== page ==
But since a lot of people who come to a vegan lifestyle are very conscious about their health, they like to cut out most processed food – including all types of bread - in favor of rice, beans, and potatoes.
Not all breads are the same of course in terms of ingredients and benefits. Since we always recommend eating a whole food diet, we would suggest you eat whole grain bread instead of white toast – if you have the choice of course. To give you an idea, we compared 2 types of bread here:
White Bread, 1 medium slice (117 calories)
Whole Wheat Bread, 1 medium slice (110 calories)
As you can see, they are very similar to each other. The whole grain version offers more fiber and manganese, along with some other vitamins and minerals. White bread, on the other hand, has more carbs, vitamin B1 and B3. So, one is not even that much worse than the other, but whole grains always win overall. Surprisingly enough, wheat and other grains are actually a good source of protein while being completely free of cholesterol.
Not everyone can handle whole grains well though, no matter their nutritional supremacy. If this is the case, you can easily switch to just sourdough bread that is made with wheat or rye or gently work your way into eating more whole grains. It’s possible that you’ve increased the amount of fiber you eat too quickly and therefore your digestion cannot function properly.
Bread also contains usually a good amount of salt, so if you’d like to decrease your sodium intake you should rather eat rice or potatoes, which at the same time offer a lower calorie density as well – meaning you can eat a larger volume of them for the same amount of calories as flour products.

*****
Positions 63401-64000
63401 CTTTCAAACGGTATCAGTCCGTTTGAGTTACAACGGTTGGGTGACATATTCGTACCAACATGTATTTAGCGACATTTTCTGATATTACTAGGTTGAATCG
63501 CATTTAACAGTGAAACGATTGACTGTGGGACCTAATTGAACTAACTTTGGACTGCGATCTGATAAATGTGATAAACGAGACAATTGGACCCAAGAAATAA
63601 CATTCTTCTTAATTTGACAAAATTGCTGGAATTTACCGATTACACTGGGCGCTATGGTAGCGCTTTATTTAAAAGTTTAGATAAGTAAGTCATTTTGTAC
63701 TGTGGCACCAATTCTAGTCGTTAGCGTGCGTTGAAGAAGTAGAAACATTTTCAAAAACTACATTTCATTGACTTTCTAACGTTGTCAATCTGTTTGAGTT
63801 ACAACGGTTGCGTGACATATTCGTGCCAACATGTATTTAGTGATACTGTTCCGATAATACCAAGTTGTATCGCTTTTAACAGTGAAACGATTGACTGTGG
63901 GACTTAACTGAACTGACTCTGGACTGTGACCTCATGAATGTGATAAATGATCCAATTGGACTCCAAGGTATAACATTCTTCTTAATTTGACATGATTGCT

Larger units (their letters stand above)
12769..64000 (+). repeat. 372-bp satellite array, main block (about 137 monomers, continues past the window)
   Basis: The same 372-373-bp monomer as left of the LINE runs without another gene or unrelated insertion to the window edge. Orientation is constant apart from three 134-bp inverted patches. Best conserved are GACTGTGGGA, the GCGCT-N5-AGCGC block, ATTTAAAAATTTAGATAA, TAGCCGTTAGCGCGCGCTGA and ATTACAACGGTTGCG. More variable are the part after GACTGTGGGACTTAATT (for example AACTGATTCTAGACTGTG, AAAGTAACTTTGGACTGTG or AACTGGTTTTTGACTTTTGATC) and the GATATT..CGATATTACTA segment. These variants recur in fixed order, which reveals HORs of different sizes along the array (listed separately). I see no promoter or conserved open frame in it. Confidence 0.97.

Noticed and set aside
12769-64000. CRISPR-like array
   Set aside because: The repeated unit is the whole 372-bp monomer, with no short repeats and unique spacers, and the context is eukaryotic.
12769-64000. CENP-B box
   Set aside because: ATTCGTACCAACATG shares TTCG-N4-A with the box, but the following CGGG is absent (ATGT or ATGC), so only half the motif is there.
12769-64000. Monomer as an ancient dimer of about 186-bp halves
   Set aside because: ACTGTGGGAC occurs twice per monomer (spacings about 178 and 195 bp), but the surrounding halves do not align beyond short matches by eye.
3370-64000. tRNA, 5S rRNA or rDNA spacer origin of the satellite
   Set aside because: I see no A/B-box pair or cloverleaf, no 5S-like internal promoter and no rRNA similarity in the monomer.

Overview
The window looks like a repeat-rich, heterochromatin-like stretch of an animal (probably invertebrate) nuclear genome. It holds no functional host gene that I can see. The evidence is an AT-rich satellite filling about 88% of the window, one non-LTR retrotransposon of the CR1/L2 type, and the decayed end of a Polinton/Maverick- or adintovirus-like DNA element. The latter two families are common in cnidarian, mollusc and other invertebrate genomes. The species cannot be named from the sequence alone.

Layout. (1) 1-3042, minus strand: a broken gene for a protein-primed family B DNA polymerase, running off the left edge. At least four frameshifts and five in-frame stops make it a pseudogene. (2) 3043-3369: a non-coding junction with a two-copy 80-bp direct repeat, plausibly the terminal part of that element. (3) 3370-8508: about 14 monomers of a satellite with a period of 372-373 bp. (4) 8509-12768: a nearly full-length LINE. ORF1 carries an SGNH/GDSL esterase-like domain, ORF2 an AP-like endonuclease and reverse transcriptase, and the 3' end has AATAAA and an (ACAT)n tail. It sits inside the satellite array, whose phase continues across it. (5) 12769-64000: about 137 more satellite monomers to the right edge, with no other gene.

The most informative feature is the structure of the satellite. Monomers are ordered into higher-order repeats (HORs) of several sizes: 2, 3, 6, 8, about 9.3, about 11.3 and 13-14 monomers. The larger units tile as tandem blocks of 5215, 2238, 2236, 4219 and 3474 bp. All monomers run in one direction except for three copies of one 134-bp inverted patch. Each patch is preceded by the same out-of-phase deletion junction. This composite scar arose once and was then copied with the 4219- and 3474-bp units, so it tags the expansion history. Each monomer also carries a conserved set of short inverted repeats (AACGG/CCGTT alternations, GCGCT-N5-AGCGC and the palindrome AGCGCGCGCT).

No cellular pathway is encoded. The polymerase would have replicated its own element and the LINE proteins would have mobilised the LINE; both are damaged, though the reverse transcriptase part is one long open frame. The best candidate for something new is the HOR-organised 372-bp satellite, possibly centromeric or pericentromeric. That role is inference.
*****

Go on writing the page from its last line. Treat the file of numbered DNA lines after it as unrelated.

No need to be worried about the insulin spikes you might get from eating refined flour products like white bread. First off, your blood sugar is supposed to rise when you eat something. And second, some studies suggest that meaty, fatty diets cause the body to be more resistant to insulin’s actions. They have shown that adopting a low-fat, plant-derived diet does indeed improve insulin sensitivity, help with weight loss, and reduce blood sugar and cholesterol.
But what about gluten?
If you’re wondering about the gluten issue: most conventional breads you can buy are made with wheat, rye, barley, or spelt, all of which are gluten-containing grains. Against popular belief, gluten (a protein that’s found in these grains) isn’t a problem for most people.
Only 1 % of the western civilization has celiac disease and needs to avoid gluten completely since this is a serious matter and should be treated by a medical professional. On the other hand, the cases of supposed “non-celiac gluten sensitivity”, which have been coming up over the past years, are most always unrelated to gluten, which a 2015 study has shown.
This is good news, because this means that most of us can actually keep enjoying their bread and pasta made with wheat. Actually, gluten has been shown to be beneficial to people without celiac disease – so don’t worry about loading up on your whole grain avocado toast.
What's actually Convenient